What happened to the impressions? I’m pretty sure it’s a result of AdBlock. I’ve, for awhile, used Thaya Kareeson’s excellent BuySellAds WordPress plugin to prevent my ads from being blocked by the EasyList filter, which had included a line that would block content from s3.buysellads.com. That meant that my ad impressions were nearly in line with my pageviews. Guess what happened. I found this little gem in the EasyList filter:

webmaster-source.com##.adblock

They added a line in to block ads on this website specifically. Here I had been thinking they were just blocking BuySellAds’ ad HTML at the DOM level instead of just blocking the script server, but no, they went and made it personal. Anything with a class of .adblock (which includes ads generated by BuySellAds) is stripped from my web pages. Upwards of four million internet users have the EasyList filter installed and, whether they know it or not, they can’t see the ads if they come here.

An Approach to Fair Ad Blocking

Wladimir Palant, author of the ever-popular AdBlock Plus extension for Firefox, recently penned an interesting article on the AdBlock blog: An approach to fair ad blocking.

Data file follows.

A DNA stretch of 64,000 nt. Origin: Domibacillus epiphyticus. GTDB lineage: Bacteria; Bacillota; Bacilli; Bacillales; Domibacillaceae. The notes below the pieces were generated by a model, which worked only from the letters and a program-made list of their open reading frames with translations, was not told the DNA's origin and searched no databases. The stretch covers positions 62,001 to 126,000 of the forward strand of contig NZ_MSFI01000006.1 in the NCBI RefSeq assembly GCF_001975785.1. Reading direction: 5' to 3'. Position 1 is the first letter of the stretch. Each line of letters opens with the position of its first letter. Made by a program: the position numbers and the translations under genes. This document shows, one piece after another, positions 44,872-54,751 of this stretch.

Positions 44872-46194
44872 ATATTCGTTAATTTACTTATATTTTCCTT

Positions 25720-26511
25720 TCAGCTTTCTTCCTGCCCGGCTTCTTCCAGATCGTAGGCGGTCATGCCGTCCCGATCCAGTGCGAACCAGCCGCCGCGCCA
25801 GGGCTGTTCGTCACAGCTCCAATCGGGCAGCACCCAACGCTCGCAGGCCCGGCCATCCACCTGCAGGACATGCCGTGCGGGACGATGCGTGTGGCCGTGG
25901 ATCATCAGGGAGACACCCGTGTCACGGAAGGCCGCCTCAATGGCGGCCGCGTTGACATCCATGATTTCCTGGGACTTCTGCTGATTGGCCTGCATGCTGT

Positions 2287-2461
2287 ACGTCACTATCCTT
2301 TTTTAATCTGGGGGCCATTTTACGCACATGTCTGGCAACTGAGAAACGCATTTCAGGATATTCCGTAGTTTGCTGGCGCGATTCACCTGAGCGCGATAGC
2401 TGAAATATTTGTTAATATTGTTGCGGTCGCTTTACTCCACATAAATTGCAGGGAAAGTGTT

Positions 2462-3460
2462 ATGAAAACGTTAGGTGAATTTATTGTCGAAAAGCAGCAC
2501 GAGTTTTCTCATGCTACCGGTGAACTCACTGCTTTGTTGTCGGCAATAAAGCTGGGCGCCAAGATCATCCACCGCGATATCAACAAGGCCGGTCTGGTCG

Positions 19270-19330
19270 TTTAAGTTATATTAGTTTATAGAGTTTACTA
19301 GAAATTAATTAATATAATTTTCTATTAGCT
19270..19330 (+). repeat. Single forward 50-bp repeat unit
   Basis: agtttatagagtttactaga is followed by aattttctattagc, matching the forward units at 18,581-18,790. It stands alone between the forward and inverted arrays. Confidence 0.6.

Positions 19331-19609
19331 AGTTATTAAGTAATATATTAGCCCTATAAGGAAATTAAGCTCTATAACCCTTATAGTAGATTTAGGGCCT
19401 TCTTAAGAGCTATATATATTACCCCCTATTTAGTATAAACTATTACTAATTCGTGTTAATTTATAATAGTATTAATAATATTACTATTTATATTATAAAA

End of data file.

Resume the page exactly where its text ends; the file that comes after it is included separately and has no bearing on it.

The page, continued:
As I stated many times before, my goal with Adblock Plus isn’t to destroy the advertising industry. In the end, the Internet does need money to run and ads are still the most universal way to distribute that money. The only problem is that ads are becoming increasingly intrusive and annoying as webmasters try to maximize their profits which is the main reason people install Adblock Plus. So the idea is to give control back to the users by allowing them to block annoying ads. Since the non-intrusive ads would be blocked less often it would encourage webmasters to use such ads, balance restored.

Now it isn’t a secret that Adblock Plus hasn’t been performing particularly well towards that goal. While users can theoretically choose not to block ads on some sites, most users simply install Adblock Plus, choose a filter subscription (which will block all ads without exceptions) and forget about Adblock Plus.

I’ve long been one of the many who feel that ad blocking has gotten out of hand, but it certainly is interesting that the author of the extension has similar views. I think of AdBlock as a pop-up blocker; it’s for nuking the Flash ads that play sound or dance across your screen, not for removing all ads, and the publishers’ revenue with it. No, I don’t click ads, save for the occasional 125×125 banner on a tech site, if an interesting one happens to catch my eye.